Research reported in the July 20 issue of the Journal of Neuroscience (released online July 13) by a team led by David Featherstone, a University of Illinois at Chicago assistant professor of biology, provides some important preliminary answers.
Featherstone and UIC post-doctoral associate Kaiyun Chen, along with German researchers Carlos Merino and Stephan Sigrist at the European Neuroscience Institute in Goettingen, chose the common fruit fly as their research animal and the chemical glutamate -- present in fruit flies and humans -- as their neurotransmitter of choice.
"It's still unknown how glutamate receptors get to precisely where they're supposed to go on a cell in order to mediate the neurotransmission," said Featherstone. "If the receptors are not in the right place, then the message becomes less efficient. Or if receptors are the wrong type, the message could get completely mixed up."
Such mix-ups can lead to a condition called synaesthesia, where, for example, a sound may have taste, or an image may have a smell. The molecular basis of this condition remains unknown.
"It all comes down to the receptors being in the right place at the right time," said Featherstone. "So our question was, how do these receptors know where they're supposed to go at the time they're supposed to be there?"
Fruit flies proved to be ideal test animals for answering the question because a synapse called the neuromuscular junction in the fly works much like synapses in human brain cells.
"We can quickly mutate the flies," said Featherstone. "We looked among thousands of them for those without the glutamate receptors in the right place at the righ t time. Then we knew that the gene we mutated codes for a protein that is critical for getting those receptors to the right place at the right time."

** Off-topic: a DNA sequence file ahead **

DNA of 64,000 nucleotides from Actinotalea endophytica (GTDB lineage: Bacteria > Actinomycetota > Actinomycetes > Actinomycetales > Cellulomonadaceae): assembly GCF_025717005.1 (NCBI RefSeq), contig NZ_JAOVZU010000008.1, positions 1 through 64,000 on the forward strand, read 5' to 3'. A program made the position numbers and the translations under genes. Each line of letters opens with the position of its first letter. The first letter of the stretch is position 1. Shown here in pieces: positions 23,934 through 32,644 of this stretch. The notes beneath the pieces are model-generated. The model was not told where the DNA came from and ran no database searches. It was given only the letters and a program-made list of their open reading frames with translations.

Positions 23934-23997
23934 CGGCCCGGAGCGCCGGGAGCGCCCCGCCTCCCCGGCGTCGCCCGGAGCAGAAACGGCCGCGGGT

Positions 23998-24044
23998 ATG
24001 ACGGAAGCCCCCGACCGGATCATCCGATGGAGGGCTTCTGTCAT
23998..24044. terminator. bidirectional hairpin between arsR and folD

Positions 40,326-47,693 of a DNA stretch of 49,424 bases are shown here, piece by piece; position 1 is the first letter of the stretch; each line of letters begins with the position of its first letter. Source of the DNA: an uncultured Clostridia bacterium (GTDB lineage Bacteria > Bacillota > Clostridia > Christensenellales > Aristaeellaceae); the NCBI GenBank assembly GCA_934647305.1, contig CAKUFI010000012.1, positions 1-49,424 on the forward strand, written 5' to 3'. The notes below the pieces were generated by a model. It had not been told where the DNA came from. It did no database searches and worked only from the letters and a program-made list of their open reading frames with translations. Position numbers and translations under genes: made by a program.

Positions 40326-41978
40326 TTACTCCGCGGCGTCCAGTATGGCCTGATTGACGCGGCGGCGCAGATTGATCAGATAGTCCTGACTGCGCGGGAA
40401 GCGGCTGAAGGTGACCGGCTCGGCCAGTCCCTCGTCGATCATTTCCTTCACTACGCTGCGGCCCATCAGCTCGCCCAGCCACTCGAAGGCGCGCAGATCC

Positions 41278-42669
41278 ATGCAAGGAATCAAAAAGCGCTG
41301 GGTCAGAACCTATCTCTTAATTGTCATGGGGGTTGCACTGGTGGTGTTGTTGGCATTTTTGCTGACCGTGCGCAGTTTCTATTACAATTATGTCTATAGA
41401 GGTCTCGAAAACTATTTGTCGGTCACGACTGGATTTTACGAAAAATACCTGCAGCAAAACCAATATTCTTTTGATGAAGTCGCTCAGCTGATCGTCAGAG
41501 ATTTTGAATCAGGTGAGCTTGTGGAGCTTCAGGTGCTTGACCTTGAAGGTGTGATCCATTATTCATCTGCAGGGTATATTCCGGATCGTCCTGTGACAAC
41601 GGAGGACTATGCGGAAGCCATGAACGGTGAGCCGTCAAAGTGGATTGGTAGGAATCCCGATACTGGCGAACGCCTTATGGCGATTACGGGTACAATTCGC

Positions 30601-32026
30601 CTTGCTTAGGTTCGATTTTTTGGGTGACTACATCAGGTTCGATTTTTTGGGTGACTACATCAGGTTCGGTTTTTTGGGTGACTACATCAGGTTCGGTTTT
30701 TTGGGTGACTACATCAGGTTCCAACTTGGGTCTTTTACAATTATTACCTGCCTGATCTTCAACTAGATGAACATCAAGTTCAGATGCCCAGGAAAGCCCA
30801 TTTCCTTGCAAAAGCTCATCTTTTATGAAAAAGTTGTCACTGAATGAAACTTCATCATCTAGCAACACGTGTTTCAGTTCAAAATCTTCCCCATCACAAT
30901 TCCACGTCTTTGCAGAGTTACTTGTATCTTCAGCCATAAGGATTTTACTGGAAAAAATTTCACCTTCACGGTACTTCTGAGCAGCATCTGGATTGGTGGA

Featherstone and his colleagues found that a protein called coracle -- known as 4.1 in humans -- links receptors on a nerve cell's membrane to its internal structure, or cytoskeleton. Because 4.1 only interacts with certain receptor proteins, it functions as a sorting agent to ensure that only the correct type of receptor gets attached.
The work by the researchers also identifies the cytoskeleton proteins to which the receptors are tied: actin.
"Many researchers have identified proteins that interact with glutamate receptors, but there's never previously been a link found to the cytoskeleton," said Featherstone. "This work finally ties the receptors to the cell framework to provide a complete picture."
Confirmation of these mechanisms in a mammal such as a mouse or a rat can help researchers understand how nerves need to be reconnected after spinal cord injury, or may open doors to developing drugs that can manipulate proteins that cause neurological diseases in humans.